Heart Rate (HR) Sharing as Connection

  • Thursday, Jan 6, 2022
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HR Sharing as Connection project explores the feasibility of sharing physiological data to enhance the connection between remote interactants. Insufficient social cues between distributed learners in online learning could result in lack of engagement and social bonds. With the development of wearable sensing, sharing physiological data can be used to enhance mutual understanding and connectedness among sharers. Our work aims to explore the potential of sharing heart rate (HR) and heart rate variability (HRV) collected from distributed learners to enhance their online learning experiences. We implemented a physiological streaming system and conducted a field study with 11 learners in online classes. Our exploratory results suggest streaming collective HR and HRV from multiple distributed learners could be used in online classes to improve engagement and sense of community.

Field Study

We conducted a field study to investigate how distributed learners react to the streaming system that presents collective HR and HRV measurements in real time. Our system tracked Blood Volume Pulse (BVP) from self-built wrist-worn devices with an optical sensor placed on the fingertip referring to the set-up in previous work.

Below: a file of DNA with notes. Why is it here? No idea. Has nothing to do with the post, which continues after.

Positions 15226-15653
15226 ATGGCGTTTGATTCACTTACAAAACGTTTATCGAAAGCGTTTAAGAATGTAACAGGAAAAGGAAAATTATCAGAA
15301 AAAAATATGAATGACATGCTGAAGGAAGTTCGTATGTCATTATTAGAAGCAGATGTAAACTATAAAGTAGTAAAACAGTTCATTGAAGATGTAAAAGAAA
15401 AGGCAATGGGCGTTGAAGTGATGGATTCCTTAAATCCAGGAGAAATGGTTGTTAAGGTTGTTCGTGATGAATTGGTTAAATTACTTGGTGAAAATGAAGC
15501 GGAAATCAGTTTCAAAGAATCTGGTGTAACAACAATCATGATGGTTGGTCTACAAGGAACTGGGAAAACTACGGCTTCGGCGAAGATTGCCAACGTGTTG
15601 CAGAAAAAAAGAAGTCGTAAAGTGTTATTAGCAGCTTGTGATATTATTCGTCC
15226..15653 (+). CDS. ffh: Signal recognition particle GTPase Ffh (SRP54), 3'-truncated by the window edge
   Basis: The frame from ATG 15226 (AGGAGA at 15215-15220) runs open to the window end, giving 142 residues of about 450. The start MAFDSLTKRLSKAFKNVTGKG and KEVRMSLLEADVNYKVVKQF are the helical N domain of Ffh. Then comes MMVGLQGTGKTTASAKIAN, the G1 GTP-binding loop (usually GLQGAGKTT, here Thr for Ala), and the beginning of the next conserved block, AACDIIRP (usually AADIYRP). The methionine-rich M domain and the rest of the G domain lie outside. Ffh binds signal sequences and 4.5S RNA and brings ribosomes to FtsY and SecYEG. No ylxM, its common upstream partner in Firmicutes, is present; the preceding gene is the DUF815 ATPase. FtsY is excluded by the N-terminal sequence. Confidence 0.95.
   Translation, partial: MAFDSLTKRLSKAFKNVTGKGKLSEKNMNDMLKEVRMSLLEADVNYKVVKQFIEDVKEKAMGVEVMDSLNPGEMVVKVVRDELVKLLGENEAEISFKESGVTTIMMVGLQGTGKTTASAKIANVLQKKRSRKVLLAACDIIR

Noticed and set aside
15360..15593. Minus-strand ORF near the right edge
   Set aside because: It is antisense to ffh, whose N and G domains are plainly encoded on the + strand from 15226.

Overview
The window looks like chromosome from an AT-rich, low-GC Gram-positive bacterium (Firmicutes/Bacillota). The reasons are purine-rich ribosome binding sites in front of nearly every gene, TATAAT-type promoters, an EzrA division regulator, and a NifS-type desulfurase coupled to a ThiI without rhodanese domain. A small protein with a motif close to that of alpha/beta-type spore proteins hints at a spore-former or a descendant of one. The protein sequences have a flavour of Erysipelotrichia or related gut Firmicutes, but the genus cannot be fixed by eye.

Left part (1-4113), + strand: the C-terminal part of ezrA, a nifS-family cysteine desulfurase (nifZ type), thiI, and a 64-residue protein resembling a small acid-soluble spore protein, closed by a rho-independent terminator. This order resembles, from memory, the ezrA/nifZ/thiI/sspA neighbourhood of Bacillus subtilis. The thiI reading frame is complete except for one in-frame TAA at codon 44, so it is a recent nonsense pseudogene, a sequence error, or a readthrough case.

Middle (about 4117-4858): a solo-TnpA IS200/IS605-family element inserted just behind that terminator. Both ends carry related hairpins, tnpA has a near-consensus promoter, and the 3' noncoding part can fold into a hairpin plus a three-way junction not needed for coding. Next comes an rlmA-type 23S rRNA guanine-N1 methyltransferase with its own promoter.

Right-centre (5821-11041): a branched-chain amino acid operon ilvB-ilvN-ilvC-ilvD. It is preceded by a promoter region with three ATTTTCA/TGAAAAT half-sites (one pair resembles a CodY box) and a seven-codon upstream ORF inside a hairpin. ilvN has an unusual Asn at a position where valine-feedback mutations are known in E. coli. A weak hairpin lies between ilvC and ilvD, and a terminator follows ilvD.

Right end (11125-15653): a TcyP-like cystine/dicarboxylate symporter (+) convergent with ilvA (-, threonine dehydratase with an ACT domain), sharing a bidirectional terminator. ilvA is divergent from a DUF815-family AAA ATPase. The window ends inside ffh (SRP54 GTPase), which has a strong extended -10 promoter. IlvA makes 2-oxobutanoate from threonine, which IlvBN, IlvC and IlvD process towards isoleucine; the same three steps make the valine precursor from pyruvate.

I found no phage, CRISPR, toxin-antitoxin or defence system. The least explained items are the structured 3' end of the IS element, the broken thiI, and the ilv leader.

The device sampled the BVP at 50Hz and streamed to our system server via User Datagram Protocol (UDP), which supported distributed learners to stream their data without location restrictions.

We implemented glance-able line charts right below the presenter’s slide content to avoid distracting learners from the class content. BPM was selected as an intuitive HR indicator of excitement and anxiety. While pNN50 was adopted as an established HRV feature to reflect relaxation and sustained attention.

Feedback

1. Motivation towards the Visual Streaming.

All the participants reported they had the motivation to look at the streaming visual. Main reasons were the curiosity in others' reactions and the awareness of what’s going on in the class. Moreover, data contributors did not report privacy concerns with the sharing mostly because of the visual was shown in an aggregated manner and perceived anonymity.

2. Enhanced Engagement and Social Bond.

Participants reported increasing engagement and sense of community with the streaming system.

a) Data contributors: Involved in the class more actively and felt more connected to ther distributed learners by seeing the data visualization.

b) Data viewers: a little hard to understand the system setup, such as how was the data recorded, integrated, and transformed. However, they were still interested in the trend and fluctuations of the streaming visualization

Survey results also showed perceived psychological engagement was slightly higher in the streaming session (M = 3.99, SD = 0.38) than that without streaming (M = 3.73, SD = 0.4), with a marginal significant difference (t[32]= 1.95 , (.05 < p <.10)).

[1] Jiawen Han, Chi-lan Yang, George Chernyshov, Zhuoqi Fu, Reiya Horii, Takuji Narumi, and Kai Kunze. “Exploring Collective Physiology Sharing as Social Cues to Support Engagement in Online Learning.” In 20th International Conference on Mobile and Ubiquitous Multimedia (MUM 2021), December 5–8, 2021

Funding

This project is in collaboration with the University of Tokyo under the Cybernetic Being project supported by JST Moonshot.